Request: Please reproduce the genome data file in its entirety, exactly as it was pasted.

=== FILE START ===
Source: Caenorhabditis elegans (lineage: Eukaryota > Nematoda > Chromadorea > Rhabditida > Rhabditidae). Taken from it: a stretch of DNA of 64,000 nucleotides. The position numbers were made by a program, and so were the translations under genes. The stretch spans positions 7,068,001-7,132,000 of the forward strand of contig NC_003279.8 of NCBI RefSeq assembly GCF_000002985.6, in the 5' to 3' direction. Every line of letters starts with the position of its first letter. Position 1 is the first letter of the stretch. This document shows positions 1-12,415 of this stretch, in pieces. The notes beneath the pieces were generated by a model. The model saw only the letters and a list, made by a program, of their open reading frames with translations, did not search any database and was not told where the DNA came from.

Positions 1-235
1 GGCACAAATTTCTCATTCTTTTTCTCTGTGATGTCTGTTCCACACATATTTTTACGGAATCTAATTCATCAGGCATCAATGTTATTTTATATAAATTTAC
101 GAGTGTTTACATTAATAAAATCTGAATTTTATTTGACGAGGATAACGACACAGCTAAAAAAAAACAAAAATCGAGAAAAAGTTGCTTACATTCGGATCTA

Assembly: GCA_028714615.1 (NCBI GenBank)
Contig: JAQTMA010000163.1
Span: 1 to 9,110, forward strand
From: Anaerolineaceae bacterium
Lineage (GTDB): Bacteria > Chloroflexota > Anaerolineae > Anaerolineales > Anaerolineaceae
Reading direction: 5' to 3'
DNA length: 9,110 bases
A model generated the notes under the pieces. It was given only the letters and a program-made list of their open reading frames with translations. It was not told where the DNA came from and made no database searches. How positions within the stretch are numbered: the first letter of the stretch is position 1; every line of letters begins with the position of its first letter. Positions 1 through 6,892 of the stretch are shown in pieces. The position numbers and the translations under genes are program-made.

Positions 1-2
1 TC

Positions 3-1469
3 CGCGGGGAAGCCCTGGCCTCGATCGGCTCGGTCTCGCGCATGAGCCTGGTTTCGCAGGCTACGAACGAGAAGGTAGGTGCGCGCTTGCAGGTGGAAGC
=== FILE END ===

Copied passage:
Source: Caenorhabditis elegans (lineage: Eukaryota > Nematoda > Chromadorea > Rhabditida > Rhabditidae). Taken from it: a stretch of DNA of 64,000 nucleotides. The position numbers were made by a program, and so were the translations under genes. The stretch spans positions 7,068,001-7,132,000 of the forward strand of contig NC_003279.8 of NCBI RefSeq assembly GCF_000002985.6, in the 5' to 3' direction. Every line of letters starts with the position of its first letter. Position 1 is the first letter of the stretch. This document shows positions 1-12,415 of this stretch, in pieces. The notes beneath the pieces were generated by a model. The model saw only the letters and a list, made by a program, of their open reading frames with translations, did not search any database and was not told where the DNA came from.

Positions 1-235
1 GGCACAAATTTCTCATTCTTTTTCTCTGTGATGTCTGTTCCACACATATTTTTACGGAATCTAATTCATCAGGCATCAATGTTATTTTATATAAATTTAC
101 GAGTGTTTACATTAATAAAATCTGAATTTTATTTGACGAGGATAACGACACAGCTAAAAAAAAACAAAAATCGAGAAAAAGTTGCTTACATTCGGATCTA

Assembly: GCA_028714615.1 (NCBI GenBank)
Contig: JAQTMA010000163.1
Span: 1 to 9,110, forward strand
From: Anaerolineaceae bacterium
Lineage (GTDB): Bacteria > Chloroflexota > Anaerolineae > Anaerolineales > Anaerolineaceae
Reading direction: 5' to 3'
DNA length: 9,110 bases
A model generated the notes under the pieces. It was given only the letters and a program-made list of their open reading frames with translations. It was not told where the DNA came from and made no database searches. How positions within the stretch are numbered: the first letter of the stretch is position 1; every line of letters begins with the position of its first letter. Positions 1 through 6,892 of the stretch are shown in pieces. The position numbers and the translations under genes are program-made.

Positions 1-2
1 TC

Positions 3-1469
3 CGCGGGGAAGCCCTGGCCTCGATCGGCTCGGTCTCGCGCATGAGCCTGGTTTCGCAGGCTACGAACGAGAAGGTAGGTGCGCGCTTGCAGGTGGAAGC